Jazz musician Grace Kelly’s résumé reads like many of the musical legends who have come before her: She’s an accomplished saxophonist, singer, composer, arranger, bandleader, producer, performer and music educator. And at the age of 21, Kelly continues to balance all of this with international fame, time in the studio and between 100 and 150 shows a year.
“The last few months have been a lot of intense touring,” she said. “It’s bicoastal for me, so I’ll be on the West Coast and then the East Coast right after.”
One of the next spots on her tour will be Indiana University of Pennsylvania for the university’s Lively Arts series. Kelly and her band will take to the stage in Sutton Hall’s Gorell Recital Hall at 8 p.m. Thursday, bringing her eclectic show to Indiana.
“We’ll do my own music, some covers, some standards that have been ‘Graceified,’ meaning they’ve been arranged by me,” she said.
Kelly relies on a “good foundation” in jazz to pull off many different styles on stage. At the age of 16, she studied professional music on full scholarship at Berklee College of Music, where she now teaches residence workshops. She’s studied saxophone with jazz greats George Garzone, Lee Konitz, Greg Osby, Jerry Bergonzi and Allan Chase and released eight full-length albums. Her first EP is due this summer.
Thursday’s show will demonstrate her flexibility as an artist who doesn’t shy away from pop music.
“I love listening to songs on the radio, and I love mashing it all up,” she said. “Lately I’ve been listening to more contemporary music and songwriters, and at the same time I’ve been more inspired to write songs.”
Kelly believes that just like her own shows, the genre as a whole will embrace other influences, which will continue to popularize jazz with her generation.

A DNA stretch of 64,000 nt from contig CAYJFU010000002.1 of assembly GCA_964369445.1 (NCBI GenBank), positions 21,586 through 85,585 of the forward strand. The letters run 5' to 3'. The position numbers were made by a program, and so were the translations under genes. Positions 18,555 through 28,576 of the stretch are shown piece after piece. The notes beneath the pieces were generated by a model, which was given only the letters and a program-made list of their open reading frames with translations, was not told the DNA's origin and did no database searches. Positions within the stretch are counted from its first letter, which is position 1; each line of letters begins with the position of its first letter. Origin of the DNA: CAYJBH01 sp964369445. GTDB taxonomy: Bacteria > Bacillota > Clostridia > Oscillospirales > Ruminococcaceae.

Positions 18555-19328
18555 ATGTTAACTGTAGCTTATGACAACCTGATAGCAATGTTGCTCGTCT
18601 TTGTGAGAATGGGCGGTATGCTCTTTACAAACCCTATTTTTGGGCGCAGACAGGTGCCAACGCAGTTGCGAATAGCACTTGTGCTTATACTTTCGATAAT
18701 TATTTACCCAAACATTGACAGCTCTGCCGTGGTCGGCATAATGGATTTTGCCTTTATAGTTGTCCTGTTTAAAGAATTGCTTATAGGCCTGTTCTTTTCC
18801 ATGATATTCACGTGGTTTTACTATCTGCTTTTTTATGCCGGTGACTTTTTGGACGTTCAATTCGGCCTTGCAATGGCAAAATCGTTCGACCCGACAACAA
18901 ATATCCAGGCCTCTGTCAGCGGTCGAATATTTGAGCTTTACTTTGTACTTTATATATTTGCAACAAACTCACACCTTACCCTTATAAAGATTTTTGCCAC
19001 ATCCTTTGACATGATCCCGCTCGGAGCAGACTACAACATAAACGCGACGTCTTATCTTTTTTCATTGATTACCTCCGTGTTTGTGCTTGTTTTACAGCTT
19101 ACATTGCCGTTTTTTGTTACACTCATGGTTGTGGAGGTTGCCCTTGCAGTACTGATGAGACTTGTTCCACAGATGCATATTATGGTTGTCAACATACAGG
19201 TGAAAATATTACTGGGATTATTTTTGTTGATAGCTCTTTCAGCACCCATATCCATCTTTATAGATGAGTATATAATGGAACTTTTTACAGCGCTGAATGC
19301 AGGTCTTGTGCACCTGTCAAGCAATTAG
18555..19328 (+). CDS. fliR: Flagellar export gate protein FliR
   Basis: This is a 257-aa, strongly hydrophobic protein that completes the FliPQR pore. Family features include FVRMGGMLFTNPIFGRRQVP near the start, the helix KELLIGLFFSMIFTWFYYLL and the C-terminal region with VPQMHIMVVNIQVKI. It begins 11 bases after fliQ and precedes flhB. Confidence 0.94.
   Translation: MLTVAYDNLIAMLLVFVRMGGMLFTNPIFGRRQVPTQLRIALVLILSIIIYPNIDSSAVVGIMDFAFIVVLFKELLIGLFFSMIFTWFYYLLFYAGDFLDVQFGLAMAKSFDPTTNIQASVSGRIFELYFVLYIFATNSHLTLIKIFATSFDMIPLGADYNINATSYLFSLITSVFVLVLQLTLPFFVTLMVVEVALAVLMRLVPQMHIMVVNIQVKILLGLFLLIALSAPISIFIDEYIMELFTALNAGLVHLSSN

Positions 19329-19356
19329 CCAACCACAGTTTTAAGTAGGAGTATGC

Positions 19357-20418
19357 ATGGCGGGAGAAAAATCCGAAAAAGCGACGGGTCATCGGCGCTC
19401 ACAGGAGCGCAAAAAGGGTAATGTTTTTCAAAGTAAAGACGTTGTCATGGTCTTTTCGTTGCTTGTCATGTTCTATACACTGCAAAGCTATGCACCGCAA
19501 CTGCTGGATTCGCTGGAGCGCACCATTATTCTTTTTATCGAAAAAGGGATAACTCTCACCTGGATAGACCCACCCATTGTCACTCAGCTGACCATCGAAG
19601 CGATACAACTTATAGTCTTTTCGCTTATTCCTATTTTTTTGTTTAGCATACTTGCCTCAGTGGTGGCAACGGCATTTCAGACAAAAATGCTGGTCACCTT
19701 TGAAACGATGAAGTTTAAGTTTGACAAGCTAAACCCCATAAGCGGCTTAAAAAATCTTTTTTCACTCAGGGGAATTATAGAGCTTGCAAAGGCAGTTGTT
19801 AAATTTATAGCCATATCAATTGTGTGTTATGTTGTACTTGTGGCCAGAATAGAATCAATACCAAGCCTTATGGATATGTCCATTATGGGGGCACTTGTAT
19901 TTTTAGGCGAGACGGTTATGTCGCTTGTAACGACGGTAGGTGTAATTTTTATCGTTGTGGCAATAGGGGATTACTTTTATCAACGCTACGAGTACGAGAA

“That’s the refreshing thing — there’s no music snob thing going on anymore,” she said. “We love jazz and we love what our peers are doing. I don’t think that as a young person, I need to mash things up. It’s just a natural thing.”
She doesn’t worry that her generation hasn’t embraced jazz the way others have. To Kelly, it’s a matter of exposure, not accessibility.
“There’s always these discussions about jazz being dead and about how we get jazz to a younger audience,” she said. “I think part of it is they just haven’t been exposed to it, and they haven’t been exposed to jazz they understand.”
What is understandable across the board is improvisation, what Kelly calls “the essence of jazz.”
“You can bring that to any music, and everybody appreciates and loves that,” she said. “Jazz musicians are at such a high level and we can express ourselves at a high level.”
Kelly wants her shows to “bring joy” to the audience members even as she’s expressing herself. Based on her fan base and how audiences respond to her shows, she’s exceeding her goal.
“When I talk to audience members afterward, they said, ‘that was the most dynamic show I’ve ever seen,’” she said. “I like when they’re taken to a different place so they can enjoy themselves.”
Tickets for Thursday’s show are available at the HUB box office for $20 for regular admission, $16 for senior citizens or groups of 15 or more, and $12 for I-card holders, students and children.